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Securitisation involves transactions that enable a lender – typically a credit institution or a corporation – to refinance a set of loans, exposures or receivables by transforming them into tradeable securities. Examples of such loans are residential loans, auto loans or leases and consumer loans. The lender pools and repackages a portfolio of its loans, and organises them into different risk categories for different investors, thus giving investors access to investments to which they normally would not have access. Returns to investors are generated from the cash flows of the underlying loans.

Securitisation is important to the functioning of financial markets. It acts as a bridge between credit institutions and capital markets, providing businesses and individuals with wider investment options. It may help to diversify lending risk away from traditional banking sources.

After the financial crisis, securitisations played a diminished role in the capital markets. This was partially due to a loss of investor confidence but also due to regulatory burdens as securitisations were subject to unfavourable treatment by the Capital Requirements Regulation (“CRR”).

In 2014, the European Commission announced its intention to support high-quality securitisation markets. The new Securitisation Regulation will apply from 1 January 2019. It will replace the existing fragmented regulation of securitisations which is currently set out in the CRR, Solvency II, AIFMD, the Credit Ratings Regulation and the Prospectus Regulation. The timing of the new Securitisation Regulation coincides with a recent increase in demand for securitisations by investors as they chase higher yields amid historically low interest rates.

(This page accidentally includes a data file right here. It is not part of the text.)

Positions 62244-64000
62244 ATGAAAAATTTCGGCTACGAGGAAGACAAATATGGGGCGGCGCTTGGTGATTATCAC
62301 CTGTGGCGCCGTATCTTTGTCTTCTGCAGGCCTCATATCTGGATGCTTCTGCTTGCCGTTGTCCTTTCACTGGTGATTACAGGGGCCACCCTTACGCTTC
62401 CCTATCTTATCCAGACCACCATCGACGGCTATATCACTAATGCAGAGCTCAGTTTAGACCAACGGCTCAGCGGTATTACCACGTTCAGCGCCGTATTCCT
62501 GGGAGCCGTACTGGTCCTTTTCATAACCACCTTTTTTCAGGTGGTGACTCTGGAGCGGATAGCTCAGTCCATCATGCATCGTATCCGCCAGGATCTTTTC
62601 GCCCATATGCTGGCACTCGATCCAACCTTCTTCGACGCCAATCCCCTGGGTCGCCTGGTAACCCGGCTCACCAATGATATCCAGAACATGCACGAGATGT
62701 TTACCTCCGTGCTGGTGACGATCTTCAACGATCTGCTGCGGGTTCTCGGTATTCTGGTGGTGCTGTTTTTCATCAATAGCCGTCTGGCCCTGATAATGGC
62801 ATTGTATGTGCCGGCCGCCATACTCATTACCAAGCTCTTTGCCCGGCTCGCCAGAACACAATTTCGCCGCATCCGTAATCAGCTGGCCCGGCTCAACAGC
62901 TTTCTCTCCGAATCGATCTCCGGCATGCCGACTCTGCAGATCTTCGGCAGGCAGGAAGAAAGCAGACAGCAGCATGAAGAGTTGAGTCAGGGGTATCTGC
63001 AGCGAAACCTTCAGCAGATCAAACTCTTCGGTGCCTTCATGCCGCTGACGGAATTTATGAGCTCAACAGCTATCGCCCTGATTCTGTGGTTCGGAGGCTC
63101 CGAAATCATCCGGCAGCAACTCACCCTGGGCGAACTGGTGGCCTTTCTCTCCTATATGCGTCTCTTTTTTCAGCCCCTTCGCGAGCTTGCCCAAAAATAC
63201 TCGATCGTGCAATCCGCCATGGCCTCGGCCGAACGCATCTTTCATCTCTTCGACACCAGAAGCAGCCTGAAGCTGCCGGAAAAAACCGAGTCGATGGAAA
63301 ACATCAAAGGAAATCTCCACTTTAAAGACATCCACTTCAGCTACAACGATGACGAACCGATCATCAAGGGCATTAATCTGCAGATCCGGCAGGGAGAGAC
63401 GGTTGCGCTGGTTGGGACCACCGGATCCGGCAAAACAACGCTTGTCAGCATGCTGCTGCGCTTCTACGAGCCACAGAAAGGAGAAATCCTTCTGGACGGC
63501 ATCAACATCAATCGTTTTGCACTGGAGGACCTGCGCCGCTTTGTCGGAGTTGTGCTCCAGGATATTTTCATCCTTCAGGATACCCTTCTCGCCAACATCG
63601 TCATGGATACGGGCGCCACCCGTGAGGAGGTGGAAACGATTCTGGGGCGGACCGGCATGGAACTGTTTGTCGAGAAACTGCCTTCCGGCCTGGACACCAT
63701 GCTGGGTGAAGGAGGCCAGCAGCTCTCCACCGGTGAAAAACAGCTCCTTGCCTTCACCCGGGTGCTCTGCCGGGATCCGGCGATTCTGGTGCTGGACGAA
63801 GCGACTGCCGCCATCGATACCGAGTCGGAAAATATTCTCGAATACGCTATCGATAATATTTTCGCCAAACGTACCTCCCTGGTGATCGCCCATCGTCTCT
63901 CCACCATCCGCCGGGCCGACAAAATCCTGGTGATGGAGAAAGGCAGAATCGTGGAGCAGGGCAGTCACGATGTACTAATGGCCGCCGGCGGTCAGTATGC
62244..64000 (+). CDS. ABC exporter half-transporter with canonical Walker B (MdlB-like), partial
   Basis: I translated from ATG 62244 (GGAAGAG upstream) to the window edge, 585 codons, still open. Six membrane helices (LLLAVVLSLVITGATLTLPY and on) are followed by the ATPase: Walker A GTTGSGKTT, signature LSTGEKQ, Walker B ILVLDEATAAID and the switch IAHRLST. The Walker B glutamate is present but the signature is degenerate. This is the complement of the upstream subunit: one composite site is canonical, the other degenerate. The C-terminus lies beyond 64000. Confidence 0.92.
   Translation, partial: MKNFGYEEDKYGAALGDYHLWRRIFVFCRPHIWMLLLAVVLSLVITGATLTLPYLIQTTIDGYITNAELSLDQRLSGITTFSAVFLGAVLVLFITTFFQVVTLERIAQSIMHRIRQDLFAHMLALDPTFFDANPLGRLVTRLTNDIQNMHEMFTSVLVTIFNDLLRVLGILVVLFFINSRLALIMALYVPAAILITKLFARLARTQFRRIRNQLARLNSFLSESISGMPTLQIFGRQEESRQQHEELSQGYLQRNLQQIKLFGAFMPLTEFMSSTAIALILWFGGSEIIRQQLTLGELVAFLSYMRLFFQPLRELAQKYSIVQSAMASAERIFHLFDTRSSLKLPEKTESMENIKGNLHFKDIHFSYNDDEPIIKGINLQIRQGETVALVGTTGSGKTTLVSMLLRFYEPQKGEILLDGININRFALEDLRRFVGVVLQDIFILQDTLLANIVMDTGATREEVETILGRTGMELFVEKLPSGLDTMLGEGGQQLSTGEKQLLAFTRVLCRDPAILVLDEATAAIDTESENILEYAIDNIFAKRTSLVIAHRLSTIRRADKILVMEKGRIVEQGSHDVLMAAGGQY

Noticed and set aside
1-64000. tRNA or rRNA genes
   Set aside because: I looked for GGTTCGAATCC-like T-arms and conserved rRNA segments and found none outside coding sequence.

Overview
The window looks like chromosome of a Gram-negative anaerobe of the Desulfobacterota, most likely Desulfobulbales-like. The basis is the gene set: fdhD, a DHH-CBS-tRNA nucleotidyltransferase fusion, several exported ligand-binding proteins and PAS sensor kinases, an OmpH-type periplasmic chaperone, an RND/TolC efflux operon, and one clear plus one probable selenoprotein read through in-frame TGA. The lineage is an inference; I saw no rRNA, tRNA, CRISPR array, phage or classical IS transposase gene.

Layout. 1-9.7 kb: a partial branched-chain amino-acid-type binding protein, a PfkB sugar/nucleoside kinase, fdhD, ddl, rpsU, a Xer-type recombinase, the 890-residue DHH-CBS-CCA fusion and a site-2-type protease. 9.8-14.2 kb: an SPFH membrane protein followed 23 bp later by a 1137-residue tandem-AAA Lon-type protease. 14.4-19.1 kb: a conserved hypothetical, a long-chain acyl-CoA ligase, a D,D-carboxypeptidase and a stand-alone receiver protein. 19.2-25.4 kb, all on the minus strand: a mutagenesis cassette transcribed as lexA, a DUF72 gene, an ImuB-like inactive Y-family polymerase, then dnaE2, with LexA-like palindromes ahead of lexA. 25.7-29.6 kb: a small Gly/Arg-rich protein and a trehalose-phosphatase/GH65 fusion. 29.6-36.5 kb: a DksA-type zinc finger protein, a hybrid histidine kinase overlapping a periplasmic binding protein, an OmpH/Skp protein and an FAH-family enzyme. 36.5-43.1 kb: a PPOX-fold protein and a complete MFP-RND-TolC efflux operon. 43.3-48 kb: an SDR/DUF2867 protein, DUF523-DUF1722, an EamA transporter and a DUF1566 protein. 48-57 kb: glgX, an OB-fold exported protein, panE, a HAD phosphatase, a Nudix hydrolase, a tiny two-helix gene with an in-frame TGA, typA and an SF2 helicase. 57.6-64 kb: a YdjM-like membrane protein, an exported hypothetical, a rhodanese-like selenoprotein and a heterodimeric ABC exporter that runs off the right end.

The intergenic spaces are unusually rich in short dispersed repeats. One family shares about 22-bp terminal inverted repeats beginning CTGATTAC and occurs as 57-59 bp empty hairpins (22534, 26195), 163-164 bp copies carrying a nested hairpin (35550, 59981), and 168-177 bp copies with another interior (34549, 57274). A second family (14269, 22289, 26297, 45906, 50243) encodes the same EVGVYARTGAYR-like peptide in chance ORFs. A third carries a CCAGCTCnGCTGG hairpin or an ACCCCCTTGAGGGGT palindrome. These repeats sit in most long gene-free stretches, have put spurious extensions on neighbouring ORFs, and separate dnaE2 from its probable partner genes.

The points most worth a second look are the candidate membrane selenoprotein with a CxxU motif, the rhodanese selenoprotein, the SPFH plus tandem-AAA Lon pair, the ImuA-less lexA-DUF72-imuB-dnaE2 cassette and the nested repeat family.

Securitisation Regulation seeks to provide standardised rules on risk retention, due diligence and transparency/disclosure which will apply to all securitisations. Securitisation Regulation also sets out new rules/eligibility criteria in relation to simple, transparent and standardised (“STS”) securitisation transactions. For transactions that are deemed STS, investors will be allowed to hold less capital against their positions.

Securitisation Regulation applies to securitisation entities (entities whose sole business activity is to engage in securitisation transactions), sponsors, originators, original lenders and institutional investors. It should be noted that AIFMs, internally managed UCITS and UCITS management companies are covered by the regulation under the term “institutional investors”.

Risk Retention

Prior to the introduction of Securitisation Regulation, there were existing risk retention rules in place. Securitisation Regulation retains many of these rules, and provides further clarification in relation to risk retention. Important points include:

  • A continuation of the requirement that originators, sponsors or original lenders must retain a 5% net economic interest over the life of a securitisation transaction.
  • A new requirement that securitising entities themselves must retain risk. This means that an EU securitising entity will need to meet the new requirements even where its investors are not required to do so, for example, where its investors are non-EU entities.
  • As is currently the case, securitisations with underlying assets that are guaranteed by governments, central banks or local authorities are exempt from the risk retention rules.

As institutional investors, UCITS management companies and AIFMs must continue to verify that the risk retention requirements are being complied with.